The Enlightened Nerd is a column designed to enlighten the inner nerd in all of us through local whimsical and intellectual events, people, and places. Know a nerdy person, event, place, or thing in Vancouver? Send it in here or tweet it to @karolinathecat (#theenlightenednerd)
What ever happened to all of our beloved game consoles like the Nintendo Entertainment System, the Gameboy, and the Commodore 64? Besides becoming collector’s items, these vintage consoles are being used to create music!
Chiptune, or 8-bit music, is harmonized electronic music, which is made from the programmable sound generation (PSG) sound chips found in these older machines. In other words, chiptune is the art of making original music using old video and computer game sound hardware. Combined with heavy bass, the low-bit tracks pack a nostalgic punch.
While mostly an underground genre, chiptune is an important piece of the 21st century electronic music scene.
Vancouver celebrated its first chiptune showcase back in September 2016 titled the OVERFLOW Series, and now its second instalment returns to the Vancouver Arts and Leisure next month. A blast for audiophiles, gamers and techies alike, the night will feature four different experienced composers creating tunes off of obsolete gaming consoles. The artists include boaconstructor and GLOOMS from Seattle, and Hitori Tori and Fastbom from Vancouver.
In the spirit of the upcoming show, The Enlightened Nerd spoke with Bryan Chan, chiptune musician and chief curator of the OVERFLOW Series. Bryan writes and performs under the pseudonym bryface. He is a part of the global chiptune community and wants to create a dynamic space for the unique genre in Vancouver.
Q: How would you describe chiptune music to the unconverted?
A: The beepy, lo-fi “8-bit” sound that most people know comes from old game systems using cheap, simple circuits to generate sound with basic waveforms. Chiptune musicians write music using custom software that controls (or at least imitates) these very sound chips.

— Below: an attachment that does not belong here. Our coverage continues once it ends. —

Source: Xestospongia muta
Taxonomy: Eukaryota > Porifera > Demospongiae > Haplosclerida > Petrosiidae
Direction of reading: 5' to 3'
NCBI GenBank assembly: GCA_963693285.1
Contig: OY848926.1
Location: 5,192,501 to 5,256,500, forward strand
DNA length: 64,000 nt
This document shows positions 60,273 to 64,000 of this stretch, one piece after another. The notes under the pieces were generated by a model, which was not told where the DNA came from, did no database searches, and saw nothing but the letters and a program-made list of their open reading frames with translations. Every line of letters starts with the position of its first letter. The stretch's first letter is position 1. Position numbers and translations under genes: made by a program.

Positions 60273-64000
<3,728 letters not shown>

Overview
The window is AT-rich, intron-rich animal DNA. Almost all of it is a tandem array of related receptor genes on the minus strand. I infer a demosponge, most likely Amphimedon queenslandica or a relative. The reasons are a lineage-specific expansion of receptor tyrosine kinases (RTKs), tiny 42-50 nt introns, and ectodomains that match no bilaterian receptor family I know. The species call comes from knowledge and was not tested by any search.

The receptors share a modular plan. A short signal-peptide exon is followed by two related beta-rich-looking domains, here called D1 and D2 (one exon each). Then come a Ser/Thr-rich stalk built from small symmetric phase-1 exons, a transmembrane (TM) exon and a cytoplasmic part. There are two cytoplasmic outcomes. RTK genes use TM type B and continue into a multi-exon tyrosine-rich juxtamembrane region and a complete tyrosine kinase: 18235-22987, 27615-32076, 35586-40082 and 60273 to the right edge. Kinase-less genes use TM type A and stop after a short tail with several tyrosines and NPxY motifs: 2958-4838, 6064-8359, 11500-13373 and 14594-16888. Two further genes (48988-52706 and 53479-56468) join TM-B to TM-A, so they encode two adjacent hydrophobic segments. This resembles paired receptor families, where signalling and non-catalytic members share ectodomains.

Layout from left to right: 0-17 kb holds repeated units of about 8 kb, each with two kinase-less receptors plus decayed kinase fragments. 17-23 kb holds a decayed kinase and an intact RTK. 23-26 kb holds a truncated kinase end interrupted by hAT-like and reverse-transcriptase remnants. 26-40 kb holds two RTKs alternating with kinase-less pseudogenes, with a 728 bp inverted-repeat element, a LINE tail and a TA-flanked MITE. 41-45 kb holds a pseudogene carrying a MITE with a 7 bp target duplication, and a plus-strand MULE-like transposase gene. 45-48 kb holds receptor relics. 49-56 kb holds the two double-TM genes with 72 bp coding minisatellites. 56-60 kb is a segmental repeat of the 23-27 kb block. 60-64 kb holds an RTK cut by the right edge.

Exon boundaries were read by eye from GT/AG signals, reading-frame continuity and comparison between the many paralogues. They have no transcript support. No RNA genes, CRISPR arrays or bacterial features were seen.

Over the years, chip music has advanced by leaps and bounds far beyond the wildest expectations of even the original game composers and sound hardware designers. There is some seriously innovative and heavy stuff being made, from bassy futuristic dance music to avant-garde jazz, that deserves to be heard and enjoyed by a wider audience.
Q: How did you get into making chiptune music? What appeals to you from this unique musical genre?
A: I used to write electronic music via conventional methods, but I often encountered writer’s block because the tools for creating music kept getting more numerous and complicated!
By contrast, writing authentic chip music means adhering to some pretty severe limitations: only a few basic sounds are possible, and only three or four notes can be playing at any given time. But as I started writing music in this style I oddly found myself being more productive and creative; it turns out that these very limitations allowed me to settle upon creative decisions quickly.
With chip music there is of course a certain nostalgia that evokes the simpler days of childhood. But to me, it’s always been more about these sounds having a certain unadulterated rawness and bite to them that I really like.
Q: What are you looking forward to most at the second chiptune showcase?
A: With OVERFLOW, we’re committed to showcasing the wonderfully diverse variety of styles and approaches to chiptune that exist today. Our first show back in September featured musicians that were funk, progressive metal and jazz; this next show will be more dance- and techno-heavy, with darker, more experimental elements. We’re also serious about occasionally featuring great musicians outside of our city, and as such we’re featuring a couple of friends of ours, boaconstructor and GLOOMS, who both come from Seattle – a city itself blessed with an abundance of chiptune talent over the years.
Beyond that, we’re just really excited to follow up on the interest that was built from the first show. People are starting to get a sense of the dent we want to make in Vancouver’s cultural landscape – a fun and unique show where people can expect to be wowed repeatedly by what obsolete machines can do.
Q: Bonus question, what’s your favourite video game and on which system?
A: My vote would have to go to Kirby’s Adventure on the Nintendo Entertainment System. This game was made very near to the end of the NES’ lifecycle, and it really shows; the art, music, animations and technical achievements are unparalleled! Yet another example of what can result when you achieve full mastery of a piece of technology by having a deep understanding of its capabilities.